208.: ricardo to malthus1[Reply to 207] - David Ricardo, The Works and Correspondence of David Ricardo, Vol. 7 Letters 1816-1818 
The Works and Correspondence of David Ricardo, ed. Piero Sraffa with the Collaboration of M.H. Dobb (Indianapolis: Liberty Fund, 2005). Vol. 7 Letters 1816-1818.
About Liberty Fund:
Liberty Fund, Inc. is a private, educational foundation established to encourage the study of the ideal of a society of free and responsible individuals.
First published by Cambridge University Press in 1951. Copyright 1951, 1952, 1955, 1973 by the Royal Economic Society. This edition of The Works and Correspondence of David Ricardo is published by Liberty Fund, Inc., under license from the Royal Economic Society.
Fair use statement:
This material is put online to further the educational goals of Liberty Fund, Inc. Unless otherwise stated in the Copyright Information section above, this material may be used freely for educational and academic purposes. It may not be used in any way for profit.
ricardo to malthus
[Reply to 207]
London 9th. March 1817
My dear Sir
I leave London to-morrow morning very early for Gloucestershire from whence I shall return some time beforeyour next meeting at the King of Clubs, so that I hope youwill do me the favour to come to Brook Street when youvisit town on that occasion.
The accounts which we daily receive of Mrs. Austin’s health are highly satisfactory,—she is now I hope entirely out of all danger, and is already sufficiently recovered to enjoy the company of her affectionate visitors. Mr. Warburton and Mr. Binda have but just preceded us, for they left town for Easton Grey on friday last,—we shall probably meet them there before our return.
This letter will accompany that part of my MS. which refers to you. I hope I have not in any respect misapprehended you; and however we may differ in opinion on the subjects that we have so often discussed, I trust you will not think that I have exceeded the bounds of fair criticism, in my remarks on the passages of your pamphlets which I have selected for animadversion.
The printing goes on briskly. We have had a sheet a day since the commencement, and eleven sheets are now corrected. In their printed form they appear worse, in my eyes, than before, and I need all the encouragement of my partial correctors to keep alive a spark of hope respecting their reception. I wish it were fairly out of my hands and that it may not be delayed I have taken every precaution that it shall proceed uninterruptedly in my absence. As yet I have no misgivings about the doctrines themselves, all my fears are for the language and arrangement and above all that I may not have succeeded in clearly shewing what the opinions are which I am desirous of submitting to fair investigation.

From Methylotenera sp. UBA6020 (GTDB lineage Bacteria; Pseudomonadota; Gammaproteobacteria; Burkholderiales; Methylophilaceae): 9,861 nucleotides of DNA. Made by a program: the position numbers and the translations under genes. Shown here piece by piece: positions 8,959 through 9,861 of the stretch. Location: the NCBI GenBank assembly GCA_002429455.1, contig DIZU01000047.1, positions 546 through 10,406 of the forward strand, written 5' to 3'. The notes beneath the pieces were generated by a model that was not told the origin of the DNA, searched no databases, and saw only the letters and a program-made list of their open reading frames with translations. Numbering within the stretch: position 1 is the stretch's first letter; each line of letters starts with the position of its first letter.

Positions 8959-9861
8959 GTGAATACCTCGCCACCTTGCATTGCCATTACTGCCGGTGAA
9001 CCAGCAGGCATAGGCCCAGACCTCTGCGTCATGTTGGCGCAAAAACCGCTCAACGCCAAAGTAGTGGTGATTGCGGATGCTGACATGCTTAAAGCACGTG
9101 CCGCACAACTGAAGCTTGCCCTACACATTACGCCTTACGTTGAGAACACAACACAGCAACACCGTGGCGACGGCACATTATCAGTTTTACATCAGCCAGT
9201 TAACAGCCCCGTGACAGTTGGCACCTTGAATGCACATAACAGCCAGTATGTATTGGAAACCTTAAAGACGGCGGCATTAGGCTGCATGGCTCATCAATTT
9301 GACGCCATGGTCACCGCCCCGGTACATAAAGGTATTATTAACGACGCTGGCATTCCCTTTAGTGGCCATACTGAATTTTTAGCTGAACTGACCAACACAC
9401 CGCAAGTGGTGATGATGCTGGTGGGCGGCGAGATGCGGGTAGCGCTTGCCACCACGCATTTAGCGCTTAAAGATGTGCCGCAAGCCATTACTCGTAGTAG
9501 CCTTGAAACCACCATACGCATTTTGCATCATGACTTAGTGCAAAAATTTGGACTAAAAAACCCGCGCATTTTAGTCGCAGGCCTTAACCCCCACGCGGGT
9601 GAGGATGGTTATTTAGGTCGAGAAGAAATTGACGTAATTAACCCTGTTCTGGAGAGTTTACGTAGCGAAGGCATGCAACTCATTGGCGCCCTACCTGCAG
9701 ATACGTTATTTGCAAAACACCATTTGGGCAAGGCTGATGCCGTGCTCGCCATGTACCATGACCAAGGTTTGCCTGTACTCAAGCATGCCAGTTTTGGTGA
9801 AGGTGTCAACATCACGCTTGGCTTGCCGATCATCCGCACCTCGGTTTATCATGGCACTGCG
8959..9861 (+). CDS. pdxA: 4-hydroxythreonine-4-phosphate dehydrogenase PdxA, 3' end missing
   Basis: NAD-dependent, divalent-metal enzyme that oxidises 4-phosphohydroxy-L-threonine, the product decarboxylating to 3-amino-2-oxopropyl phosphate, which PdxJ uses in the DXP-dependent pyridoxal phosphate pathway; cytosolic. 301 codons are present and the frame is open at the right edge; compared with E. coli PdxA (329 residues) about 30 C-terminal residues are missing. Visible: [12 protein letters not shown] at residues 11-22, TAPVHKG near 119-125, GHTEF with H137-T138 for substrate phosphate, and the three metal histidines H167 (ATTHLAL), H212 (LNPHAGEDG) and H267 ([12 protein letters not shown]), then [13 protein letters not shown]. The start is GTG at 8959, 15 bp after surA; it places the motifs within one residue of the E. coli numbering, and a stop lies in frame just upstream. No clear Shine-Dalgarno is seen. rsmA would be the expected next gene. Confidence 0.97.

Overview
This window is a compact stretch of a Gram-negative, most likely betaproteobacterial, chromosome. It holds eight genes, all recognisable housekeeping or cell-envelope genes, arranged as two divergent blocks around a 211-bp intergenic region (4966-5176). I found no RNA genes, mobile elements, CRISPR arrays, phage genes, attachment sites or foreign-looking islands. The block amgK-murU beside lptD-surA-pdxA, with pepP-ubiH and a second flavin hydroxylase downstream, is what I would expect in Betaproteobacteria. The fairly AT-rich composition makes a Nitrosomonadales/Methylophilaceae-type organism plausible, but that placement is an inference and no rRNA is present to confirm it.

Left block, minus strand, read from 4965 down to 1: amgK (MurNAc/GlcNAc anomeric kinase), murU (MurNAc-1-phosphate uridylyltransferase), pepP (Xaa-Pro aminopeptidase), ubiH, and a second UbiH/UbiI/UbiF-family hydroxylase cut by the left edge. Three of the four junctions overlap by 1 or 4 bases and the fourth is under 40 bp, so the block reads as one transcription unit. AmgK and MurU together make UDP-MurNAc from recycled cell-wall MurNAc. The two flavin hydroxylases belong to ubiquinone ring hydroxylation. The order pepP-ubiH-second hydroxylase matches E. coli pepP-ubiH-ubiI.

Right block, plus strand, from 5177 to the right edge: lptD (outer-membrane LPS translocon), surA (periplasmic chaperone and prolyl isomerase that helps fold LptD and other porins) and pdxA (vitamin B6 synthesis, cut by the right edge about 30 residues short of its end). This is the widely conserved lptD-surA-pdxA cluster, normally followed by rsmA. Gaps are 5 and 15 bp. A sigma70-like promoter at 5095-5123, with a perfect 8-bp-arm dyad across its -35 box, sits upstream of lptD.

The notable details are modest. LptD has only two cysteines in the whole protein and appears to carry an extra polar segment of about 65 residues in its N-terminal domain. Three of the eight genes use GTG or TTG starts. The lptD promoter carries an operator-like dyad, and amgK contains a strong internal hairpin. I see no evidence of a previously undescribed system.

I hope that College affairs will no longer occupy an undue proportion of your attention, but that you will be able to give a finishing hand to the works which you are about to publish. Mrs. Marcet will immediately publish a second addition : I have given her my opinion on some passages of her book, and have pointed out those which I know you would dispute with me. If she begins to listen to our controversy the printing of her book will be long delayed,—she had better avoid it and keep her course on neutral ground. I believe we should sadly puzzle Miss Caroline and I doubt whether Mrs. B herself could clear up the difficulty.—
From some conversation which I had yesterday morning with Mr. Murray it appears that Torrens has been offering his book to him, but Murray is very lukewarm in the negociation, and really very much underrates Torrens’ talents. He thinks that the sale of Torrens best work, that on corn, was very limited, he talked of its not having exceeded 150 copies.
Since writing the above I have seen Mr. Hume, he tells me that he has heard that the Directors are about to institute an inquiry into the state of the College themselves.—
Mrs. Ricardo joins with me in kind regards to Mrs. Malthus.
Very truly Yrs.